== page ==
None of this would have been possible without changes in America’s economic rules. Traditional corporate law had prohibited one corporation from buying and holding stock in another. In 1889, New Jersey enacted legislation that invited corporations to buy and hold as much stock in other companies as they pleased. By 1896, companies could do even more: They could use their own stock to buy up other companies. These stock swaps, notes historian Mitchell, left “the matter of price entirely within the discretion of corporate directors,” a subtle and incredibly lucrative alteration.
In earlier times, any enterprise issuing shares of stock had to take into account the actual hard value of the enterprise’s assets, in much the same way that borrowers have traditionally ha oto present collateral when they go after a bank loan. If a borrower wants $10,000, the traditional banker will want to see collateral worth that same $10,000 in case the borrower defaults on the loan. The new corporate order that New Jersey introduced severed this link between real assets and share value. Wheelers and dealers of companies could do their own asset valuing, and they had, as Mitchell points out, “almost irresistible incentives to put high values on the assets they were buying.”
“The more they valued their assets, the higher the amount of capital they could justify and the more stock they could issue,” he explains. “The more stock they could issue, the more stock they could take for themselves. And the more they could take for themselves, the more they could sell on the market for cash.”
These wheelers and dealers only needed one other piece in place to realize their windfalls: a stock market flush with cash. And that would come in 1896 with McKinley’s White House triumph. The elimination of those pesky Populists from the political scene sent a surge of confidence throughout Wall Street. Interest rates dropped. Investors could now much more cheaply access what would come to be called “other people’s money.” Still more investible cash would come from the growing global demand for US grain. Higher prices for American agricultural commodities nurtured new strata of wealthy investors looking for investment outlets. Wall Street’s finest would graciously provide them. In 1897, they began underwriting a gigantic merger wave that would sweep the economy.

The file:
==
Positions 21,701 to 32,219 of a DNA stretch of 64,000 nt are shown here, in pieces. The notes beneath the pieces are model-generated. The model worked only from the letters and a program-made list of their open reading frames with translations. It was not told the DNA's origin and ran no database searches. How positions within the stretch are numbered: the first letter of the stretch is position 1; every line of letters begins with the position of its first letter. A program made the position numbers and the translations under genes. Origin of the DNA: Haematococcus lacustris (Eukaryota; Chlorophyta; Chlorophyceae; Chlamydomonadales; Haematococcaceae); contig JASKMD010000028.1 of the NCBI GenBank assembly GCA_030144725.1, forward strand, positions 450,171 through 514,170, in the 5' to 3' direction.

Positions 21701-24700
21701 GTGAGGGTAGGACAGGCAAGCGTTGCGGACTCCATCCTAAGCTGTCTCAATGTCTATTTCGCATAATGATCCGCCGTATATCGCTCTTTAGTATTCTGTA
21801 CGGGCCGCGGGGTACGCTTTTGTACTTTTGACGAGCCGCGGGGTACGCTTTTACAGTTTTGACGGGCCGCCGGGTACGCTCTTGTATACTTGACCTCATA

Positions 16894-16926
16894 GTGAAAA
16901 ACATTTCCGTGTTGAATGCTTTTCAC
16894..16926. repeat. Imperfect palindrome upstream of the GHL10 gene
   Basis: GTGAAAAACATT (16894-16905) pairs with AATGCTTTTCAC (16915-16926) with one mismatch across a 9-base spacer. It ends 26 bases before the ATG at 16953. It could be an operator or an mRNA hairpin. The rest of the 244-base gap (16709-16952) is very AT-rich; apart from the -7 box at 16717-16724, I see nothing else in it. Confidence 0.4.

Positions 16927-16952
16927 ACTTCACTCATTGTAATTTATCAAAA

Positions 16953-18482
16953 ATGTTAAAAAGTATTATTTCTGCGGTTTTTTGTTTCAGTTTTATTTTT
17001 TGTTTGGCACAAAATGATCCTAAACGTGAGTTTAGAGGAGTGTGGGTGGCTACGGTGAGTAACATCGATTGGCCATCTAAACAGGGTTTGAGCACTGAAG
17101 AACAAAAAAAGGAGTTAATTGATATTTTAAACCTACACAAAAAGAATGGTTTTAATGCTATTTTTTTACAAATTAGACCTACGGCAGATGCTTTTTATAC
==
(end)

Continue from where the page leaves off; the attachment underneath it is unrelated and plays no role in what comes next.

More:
The sweeper-in-chief would be J. Pierpont Morgan, Wall Street’s most powerful financier. Morgan had begun his career in high finance with $5 million and a transatlantic network of business contacts that his banker father had left him. By the end of 1901, the younger Morgan had combined under his new US Steel—the plants, the mines, the railroads, and all the rest—held a hard value of $676 million. Morgan “capitalized” the entire enterprise at $1.4 billion, over twice that amount. He created for investors, in effect, over $700 million out of thin air. For his own investment banking operation, Morgan took 1.3 million shares in US Steel as a fee for putting the giant steel combination together—and then unloaded those shares onto the stock market for a sweet $62.5 million, clearing the equivalent of about $1.65 billion in today’s dollars.
Giant “trusts” like US Steel would soon be rising up all across America’s economic landscape. DuPont held over 70 percent of the chemical market, International Harvester the same mastery over farm machinery. The “trusts,” one 1905 report concluded, held a fifth of the nation’s wealth, with no more than sixty men, analysts estimated, controlling this entire vast block of power. Five years into the new century, the great merger wave had washed away over 2,200 independent companies. The same wave left behind a host of colossal individual fortunes. Andrew Carnegie sold his steel businesses into US Steel in 1901 and retired from active business life with $226 million from the sale, enough to make him, at least for the moment, the richest man in the world.”
(SAM PIZZIGATI PORTRAYED EXACTLY WHAT HAPPENED IN THE LATE 1800s AND EARLY 1900s. TRUE, IN HISTORY, THE RICH DON’T ALWAYS WIN BECAUSE OF PEOPLE LIKE PRESIDENT TEDDY ROOSEVELT, WHO, WHEN HE GOT TO BE PRESIDENT, BROKE UP THE BIG CORPORATE MONOPOLIES, SUCH AS STANDARD OIL. THIS WAS PORTRAYED IN AN EXCELLENT SERIES ON PBS RECENTLY TITLED “THE ROOSEVELTS” WHICH PROFILED THEODORE, FRANKLIN AND ELEANOR ROOSEVELT. THE SMALL SEGMENT I’M PORTRAYING OUT OF THIS EXCELLENT BOOK COMPARES JUST EXACTLY WITH WHAT TOOK PLACE IN THE PBS SERIES WRITTEN BY KEN BURNS. AND HOPEFULLY, AGAIN WE CAN COME UP WITH A PRESIDENT, SUCH AS A TEDDY OR FRANKLIN ROOSEVELT, TO SAVE OUR COUNTRY.
LaVern Isely, Overtaxed Independent Middle Class Taxpayer and Public Citizen and AARP Members